A bumper wine season is predicted for Central Otago.

It has been helped by heavy rain across the district since new year, which, thus far, has been good news for vineyards.

However, winemakers’ gains due to the rain are in stark contrast to the pain of huge losses in fruit — particularly cherries — felt by the region’s orchardists.

Central Otago Winegrowers Association general manager Glenn Schuitman said the association was ‘‘quietly optimistic’’ for the harvest.

‘‘As one of our member winemakers says regularly to me — ask us in a few years, once the wine has already been in the bottle for a while.’’

‘‘There may be some concerns regarding how many workers remain in the region for [grape] harvest, but because every vineyard operates differently, only time can tell.

‘‘Ultimately, all of us in Central Otago are in this together, and collaboration is the key.’’

Contract-management company Viticultura Central Otago’s operations manager Timbo Deaker said the heavy rain had been well timed.

If the rain had come either three weeks earlier, during flowering, or in three weeks’ time when the berries softened, it would have been disastrous for vineyards.

Vines will have slightly bigger berries but they will cluster tightly together, so there is the chance of fungal infections like botrytis.

While Mr Deaker felt sorry for cherry growers, the company had a ‘‘plethora’’ of job applications from orchard staff.

Many of those workers will soon return to university, which means growers will have to be inventive for staffing for harvest in March and April.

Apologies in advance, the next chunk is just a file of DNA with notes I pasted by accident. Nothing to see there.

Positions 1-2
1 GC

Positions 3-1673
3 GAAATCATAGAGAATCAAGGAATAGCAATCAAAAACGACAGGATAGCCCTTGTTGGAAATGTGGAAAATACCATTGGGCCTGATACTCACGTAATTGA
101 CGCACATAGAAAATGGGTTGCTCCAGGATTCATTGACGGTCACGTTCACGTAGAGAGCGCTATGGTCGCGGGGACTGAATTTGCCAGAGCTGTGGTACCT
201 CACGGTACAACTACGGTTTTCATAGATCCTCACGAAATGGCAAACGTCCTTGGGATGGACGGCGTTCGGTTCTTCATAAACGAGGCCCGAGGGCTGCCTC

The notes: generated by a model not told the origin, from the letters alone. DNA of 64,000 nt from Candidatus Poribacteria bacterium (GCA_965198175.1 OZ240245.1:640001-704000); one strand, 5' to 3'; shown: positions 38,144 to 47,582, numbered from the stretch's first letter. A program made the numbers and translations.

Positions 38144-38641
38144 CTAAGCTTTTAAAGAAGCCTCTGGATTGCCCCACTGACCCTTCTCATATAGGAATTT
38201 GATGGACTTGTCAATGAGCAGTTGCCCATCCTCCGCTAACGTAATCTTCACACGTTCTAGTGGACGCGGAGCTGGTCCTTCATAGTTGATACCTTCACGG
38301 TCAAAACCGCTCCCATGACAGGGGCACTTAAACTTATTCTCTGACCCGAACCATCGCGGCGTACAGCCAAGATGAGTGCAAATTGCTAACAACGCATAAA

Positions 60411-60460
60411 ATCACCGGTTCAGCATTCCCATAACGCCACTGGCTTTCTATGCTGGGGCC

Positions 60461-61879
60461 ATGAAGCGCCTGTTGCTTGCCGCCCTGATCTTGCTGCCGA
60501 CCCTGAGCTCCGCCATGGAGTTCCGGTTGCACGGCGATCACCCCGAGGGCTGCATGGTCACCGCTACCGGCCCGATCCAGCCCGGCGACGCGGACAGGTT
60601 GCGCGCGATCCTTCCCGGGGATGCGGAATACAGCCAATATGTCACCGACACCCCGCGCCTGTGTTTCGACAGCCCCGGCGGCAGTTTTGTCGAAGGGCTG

Covid restrictions also mean far fewer Recognised Seasonal Employer (RSE) workers available and he will find out in a few weeks how many of the 2000 allowed to enter the country in the coming months the company can employ.

‘‘We usually require up to 120 seasonal workers and we have three full-time staff working every day trying to future-proof what our harvest will look like with minimal numbers of South Pacific workers.

‘‘We are expecting the season to be quite bullish long term, and quite dry with La Nina.

‘‘I will be very nervous putting nets on and off as it will be the first time we have not had South Pacific workers helping with that.’’

The increased demand for pinot noir, chardonnay and rose this year has meant suppliers are struggling to keep up, Mr Deaker said.

‘‘Not to make light of Covid, it has been generous to the wine industry, as more people tended to stay at home with a good pinot noir.’’

Grape Vision manager James Dicey extended his sympathies to the cherry growers and made a plea for workers to stay around for the grapes.

He said at this stage the rain was too early to cause damage to the vines, but could potentially increase the yield.

‘‘Berry cell division is occurring at the moment and berries can increase in size quite dramatically.’’

The vines are also growing, which means growers are busy managing that growth by wire lifting, leaf plucking and trimming.

The larger yield will mean thinning the bunches.

‘‘Knowing the exact amount to take off is going to be challenging.’’

Grasshopper Rock’s manager director, Phil Handford, said he would be in Alexandra next week for a crop assessment.

‘‘We might be on target or slightly below.

‘‘The weather has been all over the place and we were frost fighting on December 28.’’

Boutique Bannockburn winery Desert Heart’s managing director, Denny Downie, said although the rain had delayed adding the roof to their cellar door extension, she was optimistic the grapes would be fine.

Wanaka’s Maude Wines coowner Dan Dineen said the rain did not worry them too much at the moment as the grapes had yet to soften.

‘‘The ground is dry, so could do with a good soaking.’’

He said he would start to be concerned about staffing closer to harvest.

Last year, they used unemployed restaurant workers.

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